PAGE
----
(+)-N-(L-Alanyl)-(1R,2R)-2-amino-1-hydroxypropylphosphonic acid [(1R,2R,2′S)-10]. N-(Z-L-Alanyl)-(1R,2R)-2-amino-1-hydroxypropyl-phosphonic acid [(1R,2R)-19, 0.360 g, 1.0 mmol] was suspended in a mixture of water (10 mL) and ethanol (15 mL). Pd (180 mg, 10% on charcoal) was added as a catalyst and the Z-group was removed by hydrogenolysis (50 psi, 2 h). The catalyst was removed by filtration through Celite (moistened and rewashed with water/ethanol 1[thin space (1/6-em)]:[thin space (1/6-em)]1). The filtrate was concentrated in vacuo to give a white solid (0.196 g, 87%) which was purified by crystallisation. The product was suspended in methanol (2.0 mL) and drops of water were added until a clear solution was obtained, which was stored at 4 °C to give colourless crystals of the desired phosphonodipeptide (1R,2R,2′S)-10 [TLC: iPrOH/H2O/NH3 (25 w/w%) 6[thin space (1/6-em)]:[thin space (1/6-em)]3[thin space (1/6-em)]:[thin space (1/6-em)]1, Rf 0.35]; mp 256–260 °C (decomp.); [α]20D +21.57 (c 0.830 in H2O); νmax/cm−1 3264, 3121, 2813, 1666, 1576, 1503, 1447, 1131, 1056; δH (400.27 MHz, D2O) 4.34–4.23 (1 H, m, CH–C–P), 4.11 (1 H, q, JHH 7.1, CH of the alanyl residue), 3.76 (1 H, dd, JHP 10.1, JHH 4.7, CH–P), 1.56 (3 H, d, JHH 7.1, CH3 of the alanyl residue), 1.31 (d, JHH 6.8, CH3 of phosphonic acid); δC (100.65 MHz, D2O) 169.9 (s, C[double bond, length as m-dash]O), 70.8 (d, JCP 155.5 Hz, CH–P), 49.3 (s, CH–C[double bond, length as m-dash]O), 47.4 (d, JCP 3.6 Hz, CH–C–P), 17.3 (d, JCP 8.0, CH3 of phosphonic acid), 16.4 (s, CH3 of the alanyl residue); δP (162.03 MHz, D2O) 16.62 (s, 97 mol%, product), 15.53 (s, 3 mol%, unknown impurity).

Preparation of the ammonium salt of (±)-(1R*,2R*)-3,3,3-trifluoro-1,2-dihydroxypropylphosphonic acid [(±)-9]

(±)-3,3,3-Trifluoro-2-hydroxypropanenitrile [(±)-21]. Sodium cyanide (1.862 g, 38 mmol) was dissolved in water (10 mL) and the resulting solution was cooled to 0 °C. After dropwise addition of trifluoroacetaldehyde hydrate (20, 3.064 g, 20 mmol, 75 w/w% in water) and H2SO4 (13 mL, 3 M), the solution was stirred for 24 h at room temperature. The reaction mixture was extracted with ethyl acetate (4 × 20 mL). The combined organic layers were dried (Na2SO4), concentrated under reduced pressure and dried in vacuo. The residue was purified by distillation (90–98 °C/45 mm Hg) to yield hydroxynitrile (±)-21 (2.961 g, 53 mol% 21 in an admixture with EtOAc as judged by 1H NMR; calculated yield from NMR: 1.835 g, 62%) as a colourless liquid. The crude substance was used for the following reaction without further purification. δH (400.27 MHz, CDCl3) 4.85 (2 H, br. s, 2H, OH and CH); δH (400.27 MHz, CDCl3 + D2O): δ = 4.77 (1 H, q, JHF 5.8, CH).
(±)-3,3,3-Trifluoro-2-(triisopropylsiloxy)propane nitrile [(±)-22]31. 3,3,3-Trifluoro-2-hydroxypropanenitrile [(±)-21, 1.489 g, 7.3 mmol] (calculated from 1H NMR, see above) was dissolved in dry DMF (12 mL) under argon at ambient temperature. Imidazole (2.395 g, 35.5 mmol) and chlorotriisopropylsilane (3.429 g, 17.8 mmol) were added subsequently and the resulting mixture was stirred at room temperature for 15 h and at 50 °C for 2 h. Water (50 mL) was added and the reaction mixture was extracted with diisopropyl ether (3 × 20 mL). The combined organic layers were washed with water (30 mL), dried (Na2SO4) and concentrated under reduced pressure. The residue was purified by flash chromatography (hexanes–CH2Cl2 4[thin space (1/6-em)]:[thin space (1/6-em)]1, Rf 0.67) to give silyl ether (±)-22 (1.779 g, 6.32 mmol, 87%) as a colourless oil; found: C, 51.36; H, 7.92; N, 4.88. Calc. for C12H22F3NOSi: C, 51.22; H, 7.88; N, 4.98; νmax/cm−1 3407, 2949, 1703, 1347, 1266, 1204, 1153, 1109; δH (400.27 MHz, CDCl3) 4.88 (1 H, q, JHF 5.2, CH), 1.25–1.14 (3 H, m, 3 × (CH3)2CH–Si), 1.10, 1.08 (18 H, overlapping doublets, J 5.7, J 5.6, 6 × CH3 of TIPS); δC (100.65 MHz, CDCl3) 121.3 (q, JCF 283.0, CF3), 113.8 (s, CN), 63.3 (q, JCF 38.3, CH–CF3), 17.70 (3 C, s, 3 × CH3 of TIPS), 17.65 (3 C, s, 3 × CH3 of TIPS), 12.1 (3 C, s, 3 × (CH3)2CH–Si).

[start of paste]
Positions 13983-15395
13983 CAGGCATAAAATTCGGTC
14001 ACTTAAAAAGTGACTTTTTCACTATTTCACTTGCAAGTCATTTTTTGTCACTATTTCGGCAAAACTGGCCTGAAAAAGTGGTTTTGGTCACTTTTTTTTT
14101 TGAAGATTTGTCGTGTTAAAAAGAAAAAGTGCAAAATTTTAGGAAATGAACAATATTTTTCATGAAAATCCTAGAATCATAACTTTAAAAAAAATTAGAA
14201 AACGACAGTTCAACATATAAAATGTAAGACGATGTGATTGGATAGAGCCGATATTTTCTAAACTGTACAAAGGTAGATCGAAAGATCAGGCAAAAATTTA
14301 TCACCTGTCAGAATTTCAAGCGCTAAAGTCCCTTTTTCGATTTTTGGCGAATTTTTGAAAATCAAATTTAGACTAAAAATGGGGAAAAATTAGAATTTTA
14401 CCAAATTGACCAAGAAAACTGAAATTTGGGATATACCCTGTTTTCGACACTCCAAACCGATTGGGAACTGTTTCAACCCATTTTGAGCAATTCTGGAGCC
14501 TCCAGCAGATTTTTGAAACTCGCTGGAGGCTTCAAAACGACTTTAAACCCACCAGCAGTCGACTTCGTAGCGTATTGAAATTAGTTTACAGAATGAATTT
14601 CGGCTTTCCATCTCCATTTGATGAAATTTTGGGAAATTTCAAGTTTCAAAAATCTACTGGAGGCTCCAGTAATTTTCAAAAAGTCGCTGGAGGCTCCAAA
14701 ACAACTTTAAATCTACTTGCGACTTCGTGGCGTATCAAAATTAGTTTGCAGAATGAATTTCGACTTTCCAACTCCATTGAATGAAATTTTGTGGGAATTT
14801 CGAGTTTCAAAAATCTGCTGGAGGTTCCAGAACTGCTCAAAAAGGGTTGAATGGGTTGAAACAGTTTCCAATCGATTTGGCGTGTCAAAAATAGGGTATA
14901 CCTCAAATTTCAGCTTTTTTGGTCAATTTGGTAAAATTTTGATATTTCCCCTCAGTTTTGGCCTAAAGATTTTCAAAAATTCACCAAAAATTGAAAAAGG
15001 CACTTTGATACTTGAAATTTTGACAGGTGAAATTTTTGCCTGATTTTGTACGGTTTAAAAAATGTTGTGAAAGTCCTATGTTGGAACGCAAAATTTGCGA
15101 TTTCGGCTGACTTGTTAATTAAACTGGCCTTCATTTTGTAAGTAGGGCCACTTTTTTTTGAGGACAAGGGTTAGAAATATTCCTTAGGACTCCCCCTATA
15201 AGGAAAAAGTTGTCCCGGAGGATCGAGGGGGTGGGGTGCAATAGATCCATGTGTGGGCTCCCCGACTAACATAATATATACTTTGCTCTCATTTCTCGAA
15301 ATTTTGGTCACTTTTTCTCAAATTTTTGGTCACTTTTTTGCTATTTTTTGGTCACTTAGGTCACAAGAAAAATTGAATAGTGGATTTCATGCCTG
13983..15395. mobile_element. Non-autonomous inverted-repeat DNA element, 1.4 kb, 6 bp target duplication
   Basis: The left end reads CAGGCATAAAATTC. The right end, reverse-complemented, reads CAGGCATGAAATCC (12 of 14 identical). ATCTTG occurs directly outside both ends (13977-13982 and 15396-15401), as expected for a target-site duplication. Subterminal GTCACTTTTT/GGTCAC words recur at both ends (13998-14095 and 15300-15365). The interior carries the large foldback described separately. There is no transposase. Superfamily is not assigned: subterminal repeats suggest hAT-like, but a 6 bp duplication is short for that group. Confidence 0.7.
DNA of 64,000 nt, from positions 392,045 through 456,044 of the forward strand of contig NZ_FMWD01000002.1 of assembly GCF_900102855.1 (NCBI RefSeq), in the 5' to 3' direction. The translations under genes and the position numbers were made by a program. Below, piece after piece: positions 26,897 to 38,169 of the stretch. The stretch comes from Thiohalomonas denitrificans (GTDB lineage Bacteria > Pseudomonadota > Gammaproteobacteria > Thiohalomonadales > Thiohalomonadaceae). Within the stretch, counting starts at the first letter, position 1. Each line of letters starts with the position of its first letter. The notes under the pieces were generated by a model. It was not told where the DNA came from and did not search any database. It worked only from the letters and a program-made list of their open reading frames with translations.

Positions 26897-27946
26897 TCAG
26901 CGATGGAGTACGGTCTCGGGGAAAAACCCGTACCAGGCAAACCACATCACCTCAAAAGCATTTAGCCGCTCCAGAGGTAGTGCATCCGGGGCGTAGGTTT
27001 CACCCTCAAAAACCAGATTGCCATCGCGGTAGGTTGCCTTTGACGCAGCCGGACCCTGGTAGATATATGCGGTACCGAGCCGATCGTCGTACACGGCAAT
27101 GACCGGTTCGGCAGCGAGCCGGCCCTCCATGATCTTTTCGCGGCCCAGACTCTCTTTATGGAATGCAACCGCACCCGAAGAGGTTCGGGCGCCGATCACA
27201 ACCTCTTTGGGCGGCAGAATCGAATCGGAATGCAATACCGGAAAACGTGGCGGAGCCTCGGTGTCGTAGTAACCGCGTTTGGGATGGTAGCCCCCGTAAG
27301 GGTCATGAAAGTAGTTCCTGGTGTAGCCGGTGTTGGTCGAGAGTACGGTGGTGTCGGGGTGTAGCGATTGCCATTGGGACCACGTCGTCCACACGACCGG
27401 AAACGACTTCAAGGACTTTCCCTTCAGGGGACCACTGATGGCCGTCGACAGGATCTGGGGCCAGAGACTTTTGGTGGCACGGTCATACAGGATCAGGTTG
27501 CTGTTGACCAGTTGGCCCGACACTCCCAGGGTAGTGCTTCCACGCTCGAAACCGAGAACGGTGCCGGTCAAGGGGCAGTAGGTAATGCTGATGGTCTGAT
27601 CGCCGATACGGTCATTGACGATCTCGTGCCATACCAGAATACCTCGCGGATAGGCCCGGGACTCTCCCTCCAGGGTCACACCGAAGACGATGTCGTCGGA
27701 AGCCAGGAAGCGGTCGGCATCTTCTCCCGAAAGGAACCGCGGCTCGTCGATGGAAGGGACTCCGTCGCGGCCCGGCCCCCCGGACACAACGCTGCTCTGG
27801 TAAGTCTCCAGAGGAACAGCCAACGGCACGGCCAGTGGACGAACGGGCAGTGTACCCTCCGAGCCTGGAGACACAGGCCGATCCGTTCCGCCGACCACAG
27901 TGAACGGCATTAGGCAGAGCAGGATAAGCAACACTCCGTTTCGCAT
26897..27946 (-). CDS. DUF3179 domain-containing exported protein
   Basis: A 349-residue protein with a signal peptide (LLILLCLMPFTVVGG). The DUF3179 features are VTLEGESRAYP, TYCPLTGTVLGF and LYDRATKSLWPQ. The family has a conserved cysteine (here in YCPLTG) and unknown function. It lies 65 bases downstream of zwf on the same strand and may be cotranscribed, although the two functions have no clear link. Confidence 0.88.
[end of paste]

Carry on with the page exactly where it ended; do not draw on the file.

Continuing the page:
(±)-3,3,3-Trifluoro-2-(triisopropylsiloxy)propanal [(±)-23]. DiBAl-H (4.92 mL, 1 M solution in hexanes) was added to a stirred solution of (±)-3,3,3-trifluoro-2-(triisopropylsiloxy)propanenitrile [(±)-22, 1.141 g, 4.1 mmol] in dry toluene (12 mL) at −78 °C under argon. The resulting reaction mixture was stirred at −78 °C for 1 h. Then Et2O (30 mL), an aqueous solution of NH4Cl (30 mL, sat.) and H2SO4 (20 mL, 1.5 M) were added to the cooled solution and the resulting biphasic mixture was stirred at room temperature for 20 min. The phases were separated and the aqueous layer was extracted with Et2O (3 × 20 mL). The combined organic portions were washed with water (30 mL), dried (MgSO4) and concentrated under reduced pressure. The residue was dissolved in dry toluene (20 mL) and concentrated again to remove residual water. The oily residue was dried in vacuo to give the crude aldehyde (±)-23 (0.934 g, 80%) as an oil. The crude product was used without further purification in the following step; δH (400.27 MHz, CDCl3) 9.55 (1 H, quin, JHH and JHF 2.0, CHO), 4.36 (1 H, qd, JHF 7.0, JHH 2.0, CF3CH), 1.15–1.05 (3 H, m, 3 H, 3 × (CH3)2CH–Si), 1.03 (9 H, d, JHH 4.3, 3 × CH3 of TIPS), 1.01 (9 H, d, JHH 4.3, 3 × CH3 of TIPS).
(±)-(1R*,2R*)- and (±)-(1R*,2S*)-Diethyl 3,3,3-trifluoro-1-hydroxy-2-(triisopropylsilyloxy)-propylphosphonate [(±)-(1R*,2R*)-24a and (±)-(1R*,2S*)-24b]. Diethyl trimethylsilyl phosphite (1.451 g, 6.9 mmol, 1.58 mL) was added dropwise to a stirred solution of (±)-3,3,3-trifluoro-2-(triisopropylsiloxy)propanal [(±)-23, 1.612 g, 5.7 mmol] under argon at −78 °C in dry toluene (20 mL). The mixture was allowed to warm up to room temperature and stirring was continued for 15 h. Then, it was concentrated under reduced pressure and dried in vacuo. The residual oil was dissolved in ethanol (30 mL) and concentrated HCl (11 drops) was added. The solution was stirred for 2 h at room temperature and then concentrated under reduced pressure. Water (10 mL) was added and the mixture was extracted with ethyl acetate (3 × 20 mL). The combined organic phases were dried (MgSO4) and concentrated under reduced pressure to yield a mixture of the two racemic, diastereomeric, hydroxyphosphonates 24a and 24b.